Stocks ended mixed on Tuesday, with the S&P 500 and Dow Jones falling slightly and the Nasdaq rising, a day after a host of concerns in China and Washington that caused risky assets to sell off sharply.

Traders also turned their attention to the start of the Federal Reserve’s final two-day monetary policy-making meeting, where the central bank is expected to give hints on reducing its massive stimulus that helped to contain the worst economic effects of COVID-19.

On Monday, the Dow Jones closed more than 600 points lower, or about 1.8%, while the Nasdaq lost more than 2%. Fears of financial contagion that could ensue if China’s biggest real estate developer, China Evergrande, defaults due to its massive debt burden was a major concern for investors early in the year. week, triggering a global equity rout that put the S&P 500 on track. for its third consecutive weekly decline.

This built on concerns earlier this month as Wall Street experts downgraded economic growth and earnings expectations for the remaining months of the year.

And this week, investors face additional uncertainty over debates in Washington to raise the US debt ceiling to prevent a government shutdown and US government defaults on federal payments, and avoid what Secretary of the Treasury Janet Yellen said would become a “generalized economic disaster”.

The U.S. Federal Open Market Committee (FOMC) on Wednesday is expected to make its latest monetary policy decision, which should show the Federal Reserve to announce the timing of its plan to begin scaling back its purchasing program. assets that had helped support the economic recovery.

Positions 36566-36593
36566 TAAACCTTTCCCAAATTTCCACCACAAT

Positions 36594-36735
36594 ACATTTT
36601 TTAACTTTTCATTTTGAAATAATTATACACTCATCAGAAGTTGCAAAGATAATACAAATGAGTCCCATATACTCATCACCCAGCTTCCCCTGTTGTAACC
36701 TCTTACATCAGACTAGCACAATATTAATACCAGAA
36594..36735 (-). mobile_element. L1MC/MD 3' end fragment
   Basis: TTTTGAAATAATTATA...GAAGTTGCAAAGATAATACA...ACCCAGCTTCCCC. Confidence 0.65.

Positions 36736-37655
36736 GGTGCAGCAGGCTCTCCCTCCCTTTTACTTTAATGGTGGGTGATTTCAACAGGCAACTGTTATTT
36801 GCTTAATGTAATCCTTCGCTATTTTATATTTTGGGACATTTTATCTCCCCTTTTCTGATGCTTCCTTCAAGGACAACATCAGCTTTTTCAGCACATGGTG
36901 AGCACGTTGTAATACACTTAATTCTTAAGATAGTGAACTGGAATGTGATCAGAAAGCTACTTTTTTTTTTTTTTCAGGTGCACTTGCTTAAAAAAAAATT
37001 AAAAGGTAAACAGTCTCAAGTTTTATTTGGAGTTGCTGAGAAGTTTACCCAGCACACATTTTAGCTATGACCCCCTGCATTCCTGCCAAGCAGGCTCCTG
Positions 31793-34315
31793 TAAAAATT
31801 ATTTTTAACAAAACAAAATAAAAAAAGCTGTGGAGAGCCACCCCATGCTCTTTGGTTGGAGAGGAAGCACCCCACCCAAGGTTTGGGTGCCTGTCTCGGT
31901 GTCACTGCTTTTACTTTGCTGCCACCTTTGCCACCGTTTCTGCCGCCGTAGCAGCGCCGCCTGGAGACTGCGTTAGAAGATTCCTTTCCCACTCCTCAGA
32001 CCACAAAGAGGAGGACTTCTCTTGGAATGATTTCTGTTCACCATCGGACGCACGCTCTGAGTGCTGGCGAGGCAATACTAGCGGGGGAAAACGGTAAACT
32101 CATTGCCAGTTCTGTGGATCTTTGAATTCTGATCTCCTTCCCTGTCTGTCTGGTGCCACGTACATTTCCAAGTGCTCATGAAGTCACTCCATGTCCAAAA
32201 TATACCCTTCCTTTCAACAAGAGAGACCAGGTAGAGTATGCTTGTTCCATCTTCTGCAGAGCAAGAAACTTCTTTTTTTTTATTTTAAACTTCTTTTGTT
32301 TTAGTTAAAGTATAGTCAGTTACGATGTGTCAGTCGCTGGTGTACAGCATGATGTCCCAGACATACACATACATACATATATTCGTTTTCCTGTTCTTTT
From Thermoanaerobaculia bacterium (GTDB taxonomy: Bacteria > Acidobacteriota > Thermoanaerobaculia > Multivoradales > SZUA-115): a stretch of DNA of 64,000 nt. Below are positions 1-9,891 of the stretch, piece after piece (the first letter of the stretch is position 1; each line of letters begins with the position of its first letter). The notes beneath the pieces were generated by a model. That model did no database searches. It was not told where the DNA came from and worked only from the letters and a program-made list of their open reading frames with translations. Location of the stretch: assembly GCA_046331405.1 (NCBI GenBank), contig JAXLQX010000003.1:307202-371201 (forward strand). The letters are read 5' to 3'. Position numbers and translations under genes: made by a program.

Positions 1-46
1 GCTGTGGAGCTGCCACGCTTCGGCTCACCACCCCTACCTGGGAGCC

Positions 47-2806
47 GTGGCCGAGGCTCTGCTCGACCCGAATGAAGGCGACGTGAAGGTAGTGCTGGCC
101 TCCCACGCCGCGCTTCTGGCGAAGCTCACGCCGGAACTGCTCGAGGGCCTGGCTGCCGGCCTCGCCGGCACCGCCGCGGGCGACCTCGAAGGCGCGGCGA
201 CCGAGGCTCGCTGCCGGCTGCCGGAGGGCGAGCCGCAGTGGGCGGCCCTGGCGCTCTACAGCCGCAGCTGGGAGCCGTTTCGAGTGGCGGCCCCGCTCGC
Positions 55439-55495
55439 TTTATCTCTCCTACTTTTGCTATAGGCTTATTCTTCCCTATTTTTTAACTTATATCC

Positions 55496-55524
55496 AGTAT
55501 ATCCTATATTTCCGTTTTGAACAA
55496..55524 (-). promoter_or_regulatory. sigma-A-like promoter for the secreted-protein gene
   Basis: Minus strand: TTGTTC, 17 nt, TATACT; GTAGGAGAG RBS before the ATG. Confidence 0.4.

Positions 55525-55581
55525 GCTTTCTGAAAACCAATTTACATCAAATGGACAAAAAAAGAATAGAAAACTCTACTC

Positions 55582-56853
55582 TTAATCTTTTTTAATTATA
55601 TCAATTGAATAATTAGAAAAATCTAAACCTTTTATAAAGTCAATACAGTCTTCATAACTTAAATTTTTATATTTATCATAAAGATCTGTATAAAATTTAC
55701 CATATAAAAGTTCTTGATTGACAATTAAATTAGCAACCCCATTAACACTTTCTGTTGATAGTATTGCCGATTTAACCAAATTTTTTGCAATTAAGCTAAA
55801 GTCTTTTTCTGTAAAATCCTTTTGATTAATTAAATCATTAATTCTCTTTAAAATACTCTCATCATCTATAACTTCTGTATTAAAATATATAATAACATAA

Nonetheless, a number of equity strategists have offered an optimistic stance despite the risks.

“The markets are clearly worried about the potential ripple effects of Evergrande, as well as some nervousness over the September FOMC meeting. We are in the camp that we await a correction,” Cliff Hodge, chief investment officer of Cornerstone. Wealth, wrote in an email. Monday evening. “For the moment, we do not fear a stock market crash. The Fed and Evergrande are not new. The market has known them for a few weeks in the case of Evergrande and for a few months now for the Fed.”

“The sentiment is too bearish and the institutions are well protected before these events,” he added. “Markets don’t crash when everyone expects them. They collapse when everyone is crowded and in demand for a long time. “

Others adopted a similar tone.

“I think what people are missing if you lean into this with a sell button is the fact that the economy is still expanding. Yes, it has slowed down from the peak in late spring and early summer, but we still have an economic expansion that’s likely to take hold here, ”Jason Ware, chief investment officer for Albion Financial Group, told Yahoo Finance Live on Monday afternoon.